Alien life could inhabit an earth satellite for two separate periods
In a new study, scientists believe that the moon could be inhabited by someone else's life, divided into two periods. If so, that Neil Armstrong and Buzz Aldrin will be forced to give the primacy of visiting the satellite to other "guests" or even true owners.
Today, the Moon is a dusty and uninhabitable place. But experts are convinced that this situation did not always exist. Scientists from Washington State University believe that a certain form of life inhabited the satellite 4 billion years ago, and then returned again 3.5 billion years ago.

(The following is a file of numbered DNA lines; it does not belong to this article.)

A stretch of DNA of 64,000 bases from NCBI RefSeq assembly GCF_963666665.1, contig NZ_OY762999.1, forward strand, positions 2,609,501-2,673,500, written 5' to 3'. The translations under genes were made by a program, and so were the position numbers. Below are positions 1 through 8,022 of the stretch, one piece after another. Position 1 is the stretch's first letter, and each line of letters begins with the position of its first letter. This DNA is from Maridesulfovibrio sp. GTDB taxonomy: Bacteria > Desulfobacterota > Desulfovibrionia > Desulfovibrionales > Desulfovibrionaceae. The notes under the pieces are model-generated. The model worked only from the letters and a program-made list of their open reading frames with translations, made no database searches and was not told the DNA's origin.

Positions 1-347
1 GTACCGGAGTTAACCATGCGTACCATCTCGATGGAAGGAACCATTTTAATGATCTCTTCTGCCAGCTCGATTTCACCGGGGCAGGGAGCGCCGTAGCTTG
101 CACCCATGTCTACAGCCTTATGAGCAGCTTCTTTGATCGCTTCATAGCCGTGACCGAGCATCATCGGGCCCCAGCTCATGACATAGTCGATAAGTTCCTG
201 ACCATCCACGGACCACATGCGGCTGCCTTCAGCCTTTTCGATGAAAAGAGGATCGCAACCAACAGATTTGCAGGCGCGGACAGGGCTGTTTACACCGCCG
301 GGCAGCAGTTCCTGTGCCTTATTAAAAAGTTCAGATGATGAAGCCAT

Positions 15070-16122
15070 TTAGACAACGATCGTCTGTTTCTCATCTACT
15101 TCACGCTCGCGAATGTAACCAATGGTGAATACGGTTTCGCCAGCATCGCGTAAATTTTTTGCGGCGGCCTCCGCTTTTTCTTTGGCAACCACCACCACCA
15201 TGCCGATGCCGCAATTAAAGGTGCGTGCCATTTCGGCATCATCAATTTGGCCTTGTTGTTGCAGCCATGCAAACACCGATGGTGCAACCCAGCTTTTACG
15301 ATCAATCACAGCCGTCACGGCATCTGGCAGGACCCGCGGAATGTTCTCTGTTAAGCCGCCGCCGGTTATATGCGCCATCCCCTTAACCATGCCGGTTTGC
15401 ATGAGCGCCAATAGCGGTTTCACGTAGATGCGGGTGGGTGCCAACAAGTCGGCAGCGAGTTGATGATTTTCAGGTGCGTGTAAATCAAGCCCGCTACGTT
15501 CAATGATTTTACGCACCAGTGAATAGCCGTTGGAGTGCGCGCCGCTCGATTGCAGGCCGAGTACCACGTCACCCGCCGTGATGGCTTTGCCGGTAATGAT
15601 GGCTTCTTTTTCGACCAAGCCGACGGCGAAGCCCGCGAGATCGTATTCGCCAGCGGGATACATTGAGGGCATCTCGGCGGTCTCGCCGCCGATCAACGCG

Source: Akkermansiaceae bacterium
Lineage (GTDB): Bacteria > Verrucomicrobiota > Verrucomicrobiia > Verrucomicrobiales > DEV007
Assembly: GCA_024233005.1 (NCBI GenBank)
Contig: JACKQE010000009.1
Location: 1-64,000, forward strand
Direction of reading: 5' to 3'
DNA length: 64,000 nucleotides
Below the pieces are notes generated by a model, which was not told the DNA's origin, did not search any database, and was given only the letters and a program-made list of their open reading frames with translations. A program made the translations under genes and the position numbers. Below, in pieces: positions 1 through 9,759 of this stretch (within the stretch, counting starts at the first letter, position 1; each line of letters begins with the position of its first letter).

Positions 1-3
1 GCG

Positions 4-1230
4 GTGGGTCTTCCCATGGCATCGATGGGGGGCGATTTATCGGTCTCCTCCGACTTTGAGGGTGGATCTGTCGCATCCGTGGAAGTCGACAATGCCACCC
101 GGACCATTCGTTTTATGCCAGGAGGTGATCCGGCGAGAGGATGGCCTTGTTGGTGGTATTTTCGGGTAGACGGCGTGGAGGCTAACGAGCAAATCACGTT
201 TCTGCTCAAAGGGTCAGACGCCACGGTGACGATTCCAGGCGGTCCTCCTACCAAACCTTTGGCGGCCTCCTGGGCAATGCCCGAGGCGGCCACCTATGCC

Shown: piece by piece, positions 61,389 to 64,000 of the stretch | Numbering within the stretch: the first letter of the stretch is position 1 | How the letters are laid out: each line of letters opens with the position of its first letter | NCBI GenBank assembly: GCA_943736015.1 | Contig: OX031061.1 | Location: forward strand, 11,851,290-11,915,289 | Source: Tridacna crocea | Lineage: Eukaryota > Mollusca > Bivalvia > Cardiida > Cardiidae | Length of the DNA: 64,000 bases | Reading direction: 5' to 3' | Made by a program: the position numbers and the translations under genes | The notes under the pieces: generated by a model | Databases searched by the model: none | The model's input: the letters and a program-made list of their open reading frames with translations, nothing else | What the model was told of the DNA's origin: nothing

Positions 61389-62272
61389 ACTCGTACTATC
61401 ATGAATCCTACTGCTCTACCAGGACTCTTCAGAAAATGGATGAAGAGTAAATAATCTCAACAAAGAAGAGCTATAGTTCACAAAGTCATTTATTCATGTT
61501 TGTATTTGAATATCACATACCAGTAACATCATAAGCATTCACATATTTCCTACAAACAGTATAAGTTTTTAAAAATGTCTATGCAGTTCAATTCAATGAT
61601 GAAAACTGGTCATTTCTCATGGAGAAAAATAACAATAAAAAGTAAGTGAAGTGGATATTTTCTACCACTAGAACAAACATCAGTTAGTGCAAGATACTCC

Analysis of the moon shows that during these periods large volumes of warm gases were observed, including water vapor, erupting from under the surface. If in the early period the moon had liquid water and atmosphere for long periods, then the surface could become habitable. Researchers think that life on the Moon can happen as well as on Earth. That is, with the help of microbes and microorganisms, delivered by meteorites crashing into the surface. There is also a possibility that lunar microbes could get to Earth in the same way (meteorites) and vice versa. The earliest evidence of terrestrial life dates back to 3.8 billion years ago, when all the planets of the solar system were under meteorite bombardment.
Perhaps microbes could thrive in ponds, until the surface turned into a dry and dead desert. The team believes that future human missions aimed at active lunar exploration will answer these questions.